May 17, 2012
Coach K Earned More Than $7 Million In 2010

Duke men’s basketball coach Mike Krzyzewski earned more than $7.2 million in compensation during the 2010 calendar year, according to the federal tax return the university filed this week.

The amount is the second greatest single-year compensation total for a college athletics coach since USA TODAY began tracking the pay of football and men’s basketball coaches in 2006. Louisville men’s basketball coach Rick Pitino received a little more than $8.9 million in total pay in 2010-11.

The return shows that Krzyzewski received:

• $1, 979, 257 in base compensation.

• $3, 747, 906 in bonus and incentive compensation.

• $1, 447, 339 in retirement and other deferred compensation.

• $41, 894 in other reportable compensation.

• $17, 580 in non-taxable benefits.

As a private school, Duke is not required to make public its employment contracts.

Duke Vice President for Public Affairs and Government Relations Michael Schoenfeld, who provided the return in response to a request from USA Today Sports, said in an e-mail “we don’t comment on individual compensation or contracts, but I will note that Duke did win the national championship during the reporting period.”

The Blue Devils defeated Butler for the 2010 NCAA championship, Krzyzewski’s fourth national title in his 11th Final Four appearance. Overall, including the 2011-12 season, Krzyzewski has a 929-291 career record, including an 856-232 at Duke.

Schoenfeld also noted that the more than $1.4 million in deferred compensation “was accrued over several years, which means it will be reported again on a subsequent (tax return) . . . when it is paid out . . . so what (Krzyzewski) was paid in 2010” is the total on the return — $7, 233, 976 -minus the deferred compensation amount, or a total of $5, 786, 637.

It is difficult to directly compare the compensation of private school employees to that of public school employees.

For its surveys of athletics compensation, USA TODAY Sports bases compensation totals for public-school employees on current year or current season figures found in contracts, NCAA-mandated outside-income forms and other documents it obtains through open-records requests.

It does not include the value of standard employee benefits or potentially taxable perks like tickets, country club memberships or family travel. In addition, USA TODAY reports the maximum amount of bonuses that can be earned during the applicable year or season.

Krzyzewski Earned More Than $7 Million In 2010

USA Today

http://www.usatoday.com/sports/college/mensbasketball/story/2012-05-16/mike-krzyzewski-duke-salary-over-seven-million/54992790/1

Duke men’s basketball coach Mike Krzyzewski earned more than $7.2 million in compensation during the 2010 calendar year, according to the federal tax return the university filed this week.

The amount is the second greatest single-year compensation total for a college athletics coach since USA TODAY began tracking the pay of football and men’s basketball coaches in 2006. Louisville men’s basketball coach Rick Pitino received a little more than $8.9 million in total pay in 2010-11.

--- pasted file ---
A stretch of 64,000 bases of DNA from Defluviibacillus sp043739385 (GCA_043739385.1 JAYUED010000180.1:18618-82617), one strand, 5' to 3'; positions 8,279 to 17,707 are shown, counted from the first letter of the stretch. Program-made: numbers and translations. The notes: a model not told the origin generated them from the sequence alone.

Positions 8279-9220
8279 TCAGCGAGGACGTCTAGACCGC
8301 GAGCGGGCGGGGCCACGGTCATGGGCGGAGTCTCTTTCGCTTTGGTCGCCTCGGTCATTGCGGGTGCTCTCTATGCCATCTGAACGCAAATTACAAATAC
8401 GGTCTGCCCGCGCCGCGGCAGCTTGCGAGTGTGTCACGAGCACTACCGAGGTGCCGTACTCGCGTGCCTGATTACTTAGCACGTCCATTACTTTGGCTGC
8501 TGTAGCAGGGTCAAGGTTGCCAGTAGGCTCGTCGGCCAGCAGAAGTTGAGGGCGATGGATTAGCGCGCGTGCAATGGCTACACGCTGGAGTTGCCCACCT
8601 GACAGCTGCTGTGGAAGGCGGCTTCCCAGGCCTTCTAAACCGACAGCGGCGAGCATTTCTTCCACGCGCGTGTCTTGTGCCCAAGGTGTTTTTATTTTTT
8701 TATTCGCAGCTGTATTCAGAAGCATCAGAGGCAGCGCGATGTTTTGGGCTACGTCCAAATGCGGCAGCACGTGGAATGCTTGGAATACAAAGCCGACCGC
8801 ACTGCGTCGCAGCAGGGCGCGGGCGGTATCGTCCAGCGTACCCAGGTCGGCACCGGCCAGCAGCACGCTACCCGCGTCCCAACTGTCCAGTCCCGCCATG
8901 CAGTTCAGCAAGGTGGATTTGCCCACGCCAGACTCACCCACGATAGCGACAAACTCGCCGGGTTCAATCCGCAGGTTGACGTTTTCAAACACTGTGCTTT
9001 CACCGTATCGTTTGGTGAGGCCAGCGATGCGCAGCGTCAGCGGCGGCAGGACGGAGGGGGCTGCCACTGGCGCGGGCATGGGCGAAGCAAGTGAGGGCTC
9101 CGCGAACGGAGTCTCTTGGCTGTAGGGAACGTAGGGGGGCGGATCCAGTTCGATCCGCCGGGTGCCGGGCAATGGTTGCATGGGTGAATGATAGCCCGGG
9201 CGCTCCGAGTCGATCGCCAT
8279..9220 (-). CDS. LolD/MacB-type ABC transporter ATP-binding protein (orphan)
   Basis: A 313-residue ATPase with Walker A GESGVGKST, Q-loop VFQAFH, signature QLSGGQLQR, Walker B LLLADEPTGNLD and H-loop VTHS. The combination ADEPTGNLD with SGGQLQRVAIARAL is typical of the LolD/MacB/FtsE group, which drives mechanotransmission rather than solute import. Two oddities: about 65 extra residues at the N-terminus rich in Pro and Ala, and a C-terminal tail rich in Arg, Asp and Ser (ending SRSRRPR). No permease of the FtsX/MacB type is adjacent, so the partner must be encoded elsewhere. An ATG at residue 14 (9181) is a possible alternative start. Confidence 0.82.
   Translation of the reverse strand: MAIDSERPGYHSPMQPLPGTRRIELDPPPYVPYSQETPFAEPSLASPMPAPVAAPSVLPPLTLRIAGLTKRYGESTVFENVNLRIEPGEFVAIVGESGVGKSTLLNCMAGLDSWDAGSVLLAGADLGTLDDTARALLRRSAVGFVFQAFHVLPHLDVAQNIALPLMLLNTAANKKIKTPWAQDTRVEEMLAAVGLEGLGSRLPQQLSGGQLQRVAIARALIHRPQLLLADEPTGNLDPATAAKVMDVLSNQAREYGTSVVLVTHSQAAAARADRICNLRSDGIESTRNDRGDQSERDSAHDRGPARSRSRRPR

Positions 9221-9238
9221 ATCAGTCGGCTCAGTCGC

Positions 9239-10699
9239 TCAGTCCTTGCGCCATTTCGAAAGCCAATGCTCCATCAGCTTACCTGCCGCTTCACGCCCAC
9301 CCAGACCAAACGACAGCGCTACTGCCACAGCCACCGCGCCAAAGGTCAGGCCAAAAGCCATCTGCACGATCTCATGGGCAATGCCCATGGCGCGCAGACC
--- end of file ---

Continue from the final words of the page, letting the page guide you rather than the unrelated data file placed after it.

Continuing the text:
The return shows that Krzyzewski received:

• $1, 979, 257 in base compensation.

• $3, 747, 906 in bonus and incentive compensation.

• $1, 447, 339 in retirement and other deferred compensation.

• $41, 894 in other reportable compensation.

• $17, 580 in non-taxable benefits.

As a private school, Duke is not required to make public its employment contracts.

Duke Vice President for Public Affairs and Government Relations Michael Schoenfeld, who provided the return in response to a request from USA Today Sports, said in an e-mail “we don’t comment on individual compensation or contracts, but I will note that Duke did win the national championship during the reporting period.”

The Blue Devils defeated Butler for the 2010 NCAA championship, Krzyzewski’s fourth national title in his 11th Final Four appearance. Overall, including the 2011-12 season, Krzyzewski has a 929-291 career record, including an 856-232 at Duke.

Schoenfeld also noted that the more than $1.4 million in deferred compensation “was accrued over several years, which means it will be reported again on a subsequent (tax return) . . . when it is paid out . . . so what (Krzyzewski) was paid in 2010” is the total on the return — $7, 233, 976 -minus the deferred compensation amount, or a total of $5, 786, 637.

It is difficult to directly compare the compensation of private school employees to that of public school employees.

For its surveys of athletics compensation, USA TODAY Sports bases compensation totals for public-school employees on current year or current season figures found in contracts, NCAA-mandated outside-income forms and other documents it obtains through open-records requests.

It does not include the value of standard employee benefits or potentially taxable perks like tickets, country club memberships or family travel. In addition, USA TODAY reports the maximum amount of bonuses that can be earned during the applicable year or season.






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